At the very edge of England, where the Atlantic Ocean meets the land and visitors flock in with the summer like seagulls, there is a Cornwall that is not shown on postcards.
It is a place where communication cables buzz deep beneath the sand; where satellite dishes turn like flowers on clifftops, and where people drift like flotsam, caught in eddying tides. Restless children haunt empty holiday homes, a surfer struggles with the undertow of family life, a girl watches her childhood spin away from her in the whirl of a night-time fairground and, in a web of sea caves, a brother and sister search the dark for something lost.
These astonishing, beguiling stories of ghosts and shifting sands, of static caravans and shipwrecked cargo, explore notions of landscape and belonging, permanence and impermanence, and the way places can take hold and never quite let go.
Reviews of The Sing of the Shore
Praise for Sing of the Shore:
‘The Sing of the Shore shows Lucy Wood at the top of her considerable game. Best enjoyed with the woodburner stoked up and hail lashing the windows, these discreetly linked stories conjure a wholly original Cornish Gothic: now sad, now funny, now so profoundly creepy you’ll check that dark corner of the room before continuing’ Patrick Gale, author of Notes from an Exhibition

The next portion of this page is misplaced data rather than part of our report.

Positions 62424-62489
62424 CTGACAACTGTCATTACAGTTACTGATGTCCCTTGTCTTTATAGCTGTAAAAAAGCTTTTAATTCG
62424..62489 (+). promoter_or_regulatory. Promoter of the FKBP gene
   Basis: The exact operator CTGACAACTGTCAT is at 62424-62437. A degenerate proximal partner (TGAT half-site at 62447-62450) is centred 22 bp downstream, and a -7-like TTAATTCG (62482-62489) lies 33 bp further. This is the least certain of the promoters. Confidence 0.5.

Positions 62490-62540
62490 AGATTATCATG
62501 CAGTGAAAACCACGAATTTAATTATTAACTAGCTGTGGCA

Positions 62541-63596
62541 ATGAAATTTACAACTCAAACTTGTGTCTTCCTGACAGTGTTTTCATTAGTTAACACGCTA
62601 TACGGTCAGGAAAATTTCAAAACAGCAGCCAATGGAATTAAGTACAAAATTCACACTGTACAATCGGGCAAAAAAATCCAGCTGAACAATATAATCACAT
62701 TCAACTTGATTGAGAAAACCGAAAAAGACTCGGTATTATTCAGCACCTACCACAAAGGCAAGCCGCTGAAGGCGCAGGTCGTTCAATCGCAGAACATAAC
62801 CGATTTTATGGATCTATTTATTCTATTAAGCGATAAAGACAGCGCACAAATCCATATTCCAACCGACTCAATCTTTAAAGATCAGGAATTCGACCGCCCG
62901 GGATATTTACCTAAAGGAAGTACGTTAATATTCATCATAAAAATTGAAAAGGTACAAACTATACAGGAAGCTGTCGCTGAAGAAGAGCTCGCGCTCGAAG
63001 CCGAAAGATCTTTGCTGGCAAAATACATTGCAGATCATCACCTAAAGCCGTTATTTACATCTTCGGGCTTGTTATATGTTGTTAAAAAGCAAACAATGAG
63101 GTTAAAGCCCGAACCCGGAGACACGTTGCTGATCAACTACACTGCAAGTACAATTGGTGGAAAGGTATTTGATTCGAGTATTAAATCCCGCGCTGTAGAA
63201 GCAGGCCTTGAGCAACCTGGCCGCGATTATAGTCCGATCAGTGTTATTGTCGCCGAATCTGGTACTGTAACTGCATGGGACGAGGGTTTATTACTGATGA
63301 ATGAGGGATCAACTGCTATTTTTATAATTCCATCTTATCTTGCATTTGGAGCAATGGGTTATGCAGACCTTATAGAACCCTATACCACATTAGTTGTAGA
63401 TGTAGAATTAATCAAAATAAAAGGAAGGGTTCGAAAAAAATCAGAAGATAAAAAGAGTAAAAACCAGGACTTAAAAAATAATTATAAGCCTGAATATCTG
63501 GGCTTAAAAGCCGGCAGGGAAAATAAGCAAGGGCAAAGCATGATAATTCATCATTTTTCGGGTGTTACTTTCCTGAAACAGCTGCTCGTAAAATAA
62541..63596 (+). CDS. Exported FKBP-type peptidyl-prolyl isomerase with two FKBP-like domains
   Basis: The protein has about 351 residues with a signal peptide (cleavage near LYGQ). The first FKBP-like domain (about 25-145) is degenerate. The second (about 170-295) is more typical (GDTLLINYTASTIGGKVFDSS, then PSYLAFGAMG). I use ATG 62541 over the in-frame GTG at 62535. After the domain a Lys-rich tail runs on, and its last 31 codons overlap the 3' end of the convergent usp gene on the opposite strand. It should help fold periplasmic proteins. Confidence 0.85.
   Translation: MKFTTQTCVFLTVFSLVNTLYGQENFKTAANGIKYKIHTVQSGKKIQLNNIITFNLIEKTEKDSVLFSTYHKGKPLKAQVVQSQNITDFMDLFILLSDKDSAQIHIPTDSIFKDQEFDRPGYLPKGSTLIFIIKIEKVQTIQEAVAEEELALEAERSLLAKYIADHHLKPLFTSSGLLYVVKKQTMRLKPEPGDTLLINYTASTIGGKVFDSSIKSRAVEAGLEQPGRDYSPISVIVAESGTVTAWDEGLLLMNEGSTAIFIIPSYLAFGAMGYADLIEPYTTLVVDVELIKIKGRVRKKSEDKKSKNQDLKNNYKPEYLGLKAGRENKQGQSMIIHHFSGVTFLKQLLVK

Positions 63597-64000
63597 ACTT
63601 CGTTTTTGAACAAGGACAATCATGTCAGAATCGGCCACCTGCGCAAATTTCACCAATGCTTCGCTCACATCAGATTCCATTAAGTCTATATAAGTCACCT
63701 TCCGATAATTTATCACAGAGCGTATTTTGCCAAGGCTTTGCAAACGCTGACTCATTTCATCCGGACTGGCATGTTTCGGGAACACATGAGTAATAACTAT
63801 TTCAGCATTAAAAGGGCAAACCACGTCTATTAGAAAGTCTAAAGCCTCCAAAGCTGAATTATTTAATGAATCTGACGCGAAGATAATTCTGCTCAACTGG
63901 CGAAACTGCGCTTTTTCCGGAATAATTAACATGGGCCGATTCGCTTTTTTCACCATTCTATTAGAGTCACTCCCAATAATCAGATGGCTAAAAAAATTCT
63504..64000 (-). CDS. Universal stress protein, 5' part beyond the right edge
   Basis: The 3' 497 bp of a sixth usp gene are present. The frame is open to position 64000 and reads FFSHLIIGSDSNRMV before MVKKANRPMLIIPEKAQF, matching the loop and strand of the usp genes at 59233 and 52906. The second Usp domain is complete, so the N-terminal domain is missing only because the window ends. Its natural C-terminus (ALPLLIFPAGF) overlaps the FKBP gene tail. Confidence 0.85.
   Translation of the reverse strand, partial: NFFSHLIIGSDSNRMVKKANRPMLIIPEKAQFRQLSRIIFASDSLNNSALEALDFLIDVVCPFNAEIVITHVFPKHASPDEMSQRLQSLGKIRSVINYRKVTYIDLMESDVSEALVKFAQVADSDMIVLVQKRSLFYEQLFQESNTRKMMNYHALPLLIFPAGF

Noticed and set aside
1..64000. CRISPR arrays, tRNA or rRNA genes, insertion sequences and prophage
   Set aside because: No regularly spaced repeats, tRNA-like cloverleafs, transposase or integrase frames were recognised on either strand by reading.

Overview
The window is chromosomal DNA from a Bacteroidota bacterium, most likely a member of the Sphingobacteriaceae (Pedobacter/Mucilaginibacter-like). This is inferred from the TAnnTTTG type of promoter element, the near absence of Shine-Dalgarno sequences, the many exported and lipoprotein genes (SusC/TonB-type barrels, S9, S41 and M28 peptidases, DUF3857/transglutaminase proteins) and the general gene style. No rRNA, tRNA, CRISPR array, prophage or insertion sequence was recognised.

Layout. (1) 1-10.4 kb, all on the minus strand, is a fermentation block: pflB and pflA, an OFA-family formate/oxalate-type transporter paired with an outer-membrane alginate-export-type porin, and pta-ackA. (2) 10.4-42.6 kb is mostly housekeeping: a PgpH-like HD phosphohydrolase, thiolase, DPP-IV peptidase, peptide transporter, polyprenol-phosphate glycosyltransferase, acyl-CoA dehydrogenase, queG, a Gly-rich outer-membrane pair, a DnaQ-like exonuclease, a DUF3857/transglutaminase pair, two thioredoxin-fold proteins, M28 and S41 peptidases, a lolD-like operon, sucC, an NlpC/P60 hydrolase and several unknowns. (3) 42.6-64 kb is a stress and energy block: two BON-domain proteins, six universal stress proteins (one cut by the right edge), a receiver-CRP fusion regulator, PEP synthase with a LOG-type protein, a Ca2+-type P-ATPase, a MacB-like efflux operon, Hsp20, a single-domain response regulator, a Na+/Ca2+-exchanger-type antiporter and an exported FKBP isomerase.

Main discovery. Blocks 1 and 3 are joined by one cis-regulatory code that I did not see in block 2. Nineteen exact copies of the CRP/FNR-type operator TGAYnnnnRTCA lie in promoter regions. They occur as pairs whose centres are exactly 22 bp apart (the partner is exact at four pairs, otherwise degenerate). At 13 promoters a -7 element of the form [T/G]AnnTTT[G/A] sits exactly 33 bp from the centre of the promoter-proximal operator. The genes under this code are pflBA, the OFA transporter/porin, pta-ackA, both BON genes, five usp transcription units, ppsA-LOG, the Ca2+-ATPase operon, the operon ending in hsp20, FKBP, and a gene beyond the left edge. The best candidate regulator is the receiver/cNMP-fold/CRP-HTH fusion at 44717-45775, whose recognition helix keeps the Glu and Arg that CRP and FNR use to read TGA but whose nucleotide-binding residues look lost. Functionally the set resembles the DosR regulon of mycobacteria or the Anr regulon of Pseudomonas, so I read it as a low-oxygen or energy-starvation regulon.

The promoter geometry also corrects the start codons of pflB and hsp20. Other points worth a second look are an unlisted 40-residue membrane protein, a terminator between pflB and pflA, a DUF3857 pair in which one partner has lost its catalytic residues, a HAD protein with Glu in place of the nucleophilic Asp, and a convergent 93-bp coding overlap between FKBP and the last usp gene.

‘Rain-drenched, windswept and haunted – this is how I felt as I read The Sing of the Shore. Wood’s is a Cornwall filled with uneasy spirits, both living and dead, but that also welcomed me in with wry gossip and knowing looks. Absorbing, beautiful, and deeply uncanny, this collection soaked me through and will linger in my bones’ Zoe Gilbert, author of Folk
‘Mesmerising short-story collection…the writing is so good it is hard to resist’ Leaf Arbuthnot, Sunday Times
Praise for Lucy Wood:
‘An immense talent … in the same class as Marilynne Robinson’ Louise Doughty
‘Wood’s imagination is extraordinary’ The Times
‘The author has a gift for capturing how humans are bound to and moulded by places’ Sunday Times
‘Lucy Wood has an intensity and clarity of expression, deeply rooted in a sense of place.’ Philip Hensher
‘Wood’s command of language and imagery verges on the sensational’ Observer
‘She has an instinct for the inner meanings of myths that echoes the great Angela Carter. Superb’ The Times
‘Each year, book blurbs tell you that a thousand new writers have fresh, distinctive voices. But fresh, distinctive voices are actually very rare. Lucy Wood has one’ Michael Faber